FAQs: Understanding Refractive Error

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If you’ve ever been to an eye doctor, you’ve probably heard of the term refractive error.

Refractive errors are “optical imperfections” which prevent light from focusing directly on the retina, thus causing blurred vision. These imperfections can include length of the eyeball, changes in the shape of the cornea or aging lens.

Here are some of the most commonly asked questions (and answers) about refractive errors. Read on and be informed!

Image from the National Eye Institute
Image from the National Eye Institute

First things first, what is refraction?

According to the National Eye Institute, refraction is the “bending of light as it passes through one object to another.” Normal vision happens when light rays are refracted as they pass through the cornea and the lens. The light focuses on the retina and the retina’s job is to convert these light rays into the images that we see through the optic nerve of the brain.

Video Source: sciencelearn.org.nz

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What are the types of refractive errors?

 

  • Myopia or nearsightedness. As the name implies, people with myopia see distant objects much less clearly compared to how they see objects up close. Myopia happens when the light focuses in front of the retina instead of on the retina itself. Learn more about myopia here.
invisalens - Untreated Myopia1
Source: Invisalens
  • Hyperopia or farsightedness. Farsighted people see distant objects better than they do objects up close. In the case of hyperopia, the light focuses behind the retina instead of directly on it. Usually, the eyeball of a farsighted person is shorter than the average.
Orthokeratology vs. LASIK Surgery1
Source: Invisalens
  • Astigmatism. According to an article in the American Academy of Ophthalmology, astigmatism is a refractive error caused by an “imperfection in the curvature” of the cornea or in the shape of the eye’s lens. The cornea and the lens should normally be smooth and curved equally so light can focus sharply on the retina.
Source: AOA
Source: AOA
  • Presbyopia. Presbyopia is also known as the aging eye condition. It commonly occurs as a person ages. The hardening of the eyes’ natural lenses makes it hard for the eyes to focus light onto the retina. People with presbyopia have trouble focusing on objects up close.
Source: NEI
Source: NEI

Aside from blurred vision, what are the most common symptoms of refractive errors?

  • Seeing double or seeing glare or halos when looking at bright lights
  • Experiencing head ache, eye strain
  • Squinting
  • Having difficulty reading

 

What causes refractive errors?

When the eyes are unable to focus light properly on the retina, it means that there is a problem with at least one of these three eye anatomy features:

Invisalens - better vision
Source: Invisalens
  • Eye length. When the eyes are too long, light is focused before it reaches the retina and the effect is nearsightedness. When the eyes are too short, light is not focused when it reaches the retina and the the effect is farsightedness.
  • Curvature of the cornea. If the cornea is not “perfectly spherical,” the image from the retina is “focused irregularly” which causes astigmatism.
  • Curvature of the lens. When the lens is “too steeply curved” vis-à-vis the length of the eye and curvature of the cornea, the result is myopia. When the lens is “too flat,” the result is hyperopia.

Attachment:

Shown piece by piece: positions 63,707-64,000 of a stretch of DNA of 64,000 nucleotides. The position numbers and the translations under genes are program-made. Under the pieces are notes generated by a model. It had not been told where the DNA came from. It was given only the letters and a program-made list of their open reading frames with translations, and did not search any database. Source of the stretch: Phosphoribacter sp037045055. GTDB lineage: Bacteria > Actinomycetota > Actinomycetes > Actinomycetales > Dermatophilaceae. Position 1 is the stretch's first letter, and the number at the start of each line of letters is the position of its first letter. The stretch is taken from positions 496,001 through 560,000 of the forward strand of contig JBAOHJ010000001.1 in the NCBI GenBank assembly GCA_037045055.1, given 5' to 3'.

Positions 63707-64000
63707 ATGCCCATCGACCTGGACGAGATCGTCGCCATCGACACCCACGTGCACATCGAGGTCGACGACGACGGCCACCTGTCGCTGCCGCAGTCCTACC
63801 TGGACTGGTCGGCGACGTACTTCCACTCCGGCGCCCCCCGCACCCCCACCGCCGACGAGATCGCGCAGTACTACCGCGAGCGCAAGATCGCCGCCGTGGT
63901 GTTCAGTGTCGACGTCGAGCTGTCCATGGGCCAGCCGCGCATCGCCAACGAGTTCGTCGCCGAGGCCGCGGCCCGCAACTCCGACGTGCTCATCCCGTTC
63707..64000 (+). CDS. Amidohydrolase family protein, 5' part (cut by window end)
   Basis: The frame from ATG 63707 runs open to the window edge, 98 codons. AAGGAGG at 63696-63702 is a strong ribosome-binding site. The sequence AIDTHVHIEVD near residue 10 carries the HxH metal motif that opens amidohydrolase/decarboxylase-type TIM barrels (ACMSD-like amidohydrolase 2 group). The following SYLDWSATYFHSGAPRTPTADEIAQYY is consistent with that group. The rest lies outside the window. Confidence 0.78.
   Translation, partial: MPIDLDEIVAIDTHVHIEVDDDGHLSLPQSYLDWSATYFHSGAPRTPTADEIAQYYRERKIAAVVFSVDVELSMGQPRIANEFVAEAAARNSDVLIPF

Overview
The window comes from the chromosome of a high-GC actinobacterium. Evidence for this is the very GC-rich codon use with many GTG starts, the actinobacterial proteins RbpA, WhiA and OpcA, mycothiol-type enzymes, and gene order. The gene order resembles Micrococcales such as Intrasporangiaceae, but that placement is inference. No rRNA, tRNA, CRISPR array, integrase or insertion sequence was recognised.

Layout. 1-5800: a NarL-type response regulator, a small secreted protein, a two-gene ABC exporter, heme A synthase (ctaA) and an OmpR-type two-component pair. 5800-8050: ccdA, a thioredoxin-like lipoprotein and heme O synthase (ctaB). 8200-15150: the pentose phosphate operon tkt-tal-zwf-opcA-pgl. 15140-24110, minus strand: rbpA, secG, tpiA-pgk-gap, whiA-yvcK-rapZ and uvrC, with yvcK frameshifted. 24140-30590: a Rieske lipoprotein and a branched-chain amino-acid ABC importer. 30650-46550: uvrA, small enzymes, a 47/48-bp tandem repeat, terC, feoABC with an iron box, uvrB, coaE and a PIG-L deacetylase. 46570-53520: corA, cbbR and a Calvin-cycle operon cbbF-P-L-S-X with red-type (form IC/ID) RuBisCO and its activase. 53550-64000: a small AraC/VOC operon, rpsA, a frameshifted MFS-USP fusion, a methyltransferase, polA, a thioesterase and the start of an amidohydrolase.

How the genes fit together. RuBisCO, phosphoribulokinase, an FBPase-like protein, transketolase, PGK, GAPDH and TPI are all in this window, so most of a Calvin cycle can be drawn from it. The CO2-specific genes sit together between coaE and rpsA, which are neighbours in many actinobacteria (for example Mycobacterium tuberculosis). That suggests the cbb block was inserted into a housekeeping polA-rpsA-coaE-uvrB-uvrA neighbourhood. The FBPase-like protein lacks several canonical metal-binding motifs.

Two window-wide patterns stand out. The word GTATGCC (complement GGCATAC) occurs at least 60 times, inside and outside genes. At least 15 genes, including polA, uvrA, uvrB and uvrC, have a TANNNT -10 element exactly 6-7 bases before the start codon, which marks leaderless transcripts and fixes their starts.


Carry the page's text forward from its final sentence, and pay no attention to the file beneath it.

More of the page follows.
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“Your Child May Be Losing Out on Life Because of Myopia”

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Who are at risk of refractive errors?

Refractive errors affect both children and adults. Many children today are particularly vulnerable to myopia. Presbyopia, meanwhile, affects adults especially those over the age of 35. It is not uncommon for a person to have presbyopia and another refractive error at the same time.

Invisalens-Child-2
Source: Invisalens

How are refractive errors diagnosed and treated?

When you start to experience the above-mentioned symptoms with varying levels of intensity and frequency, then it is time to consult with an eye care professional. Your eye doctor will perform a diagnostic test called refraction. It can be done either with a computerized instrument (this is called an automated refraction) or with a mechanical instrument called a phoropter (this is called a manual refraction).

Refractive errors can be corrected using prescription glasses, refractive surgery (LASIK), regular contact lenses or Vision Improvement Therapy (VIT). VIT is based on the tried and tested science of Orthokeratology or Ortho-k. This refers to the non-surgical use of tailor-fit, gas permeable overnight lenses which when worn causes the wearer to wake up to significantly improved vision.

Can refractive errors be prevented?

The World Health Organization (WHO) notes that refractive errors cannot be prevented, though we know that it can be diagnosed and corrected. Of course, it always helps to practice good eye care habits to avoid worsening current eye and vision issues.

Why is it important to know more about refractive errors?

According to the International Agency for the Prevention of Blindness (IAPB), uncorrected refractive errors are the “main cause of vision impairment.” Vision impairment can have lasting adverse consequences such as missed education and employment opportunities, lower productivity, and low self-esteem, among others. The WHO estimates that 153 million people from around the globe are visually impaired due to uncorrected refractive errors.

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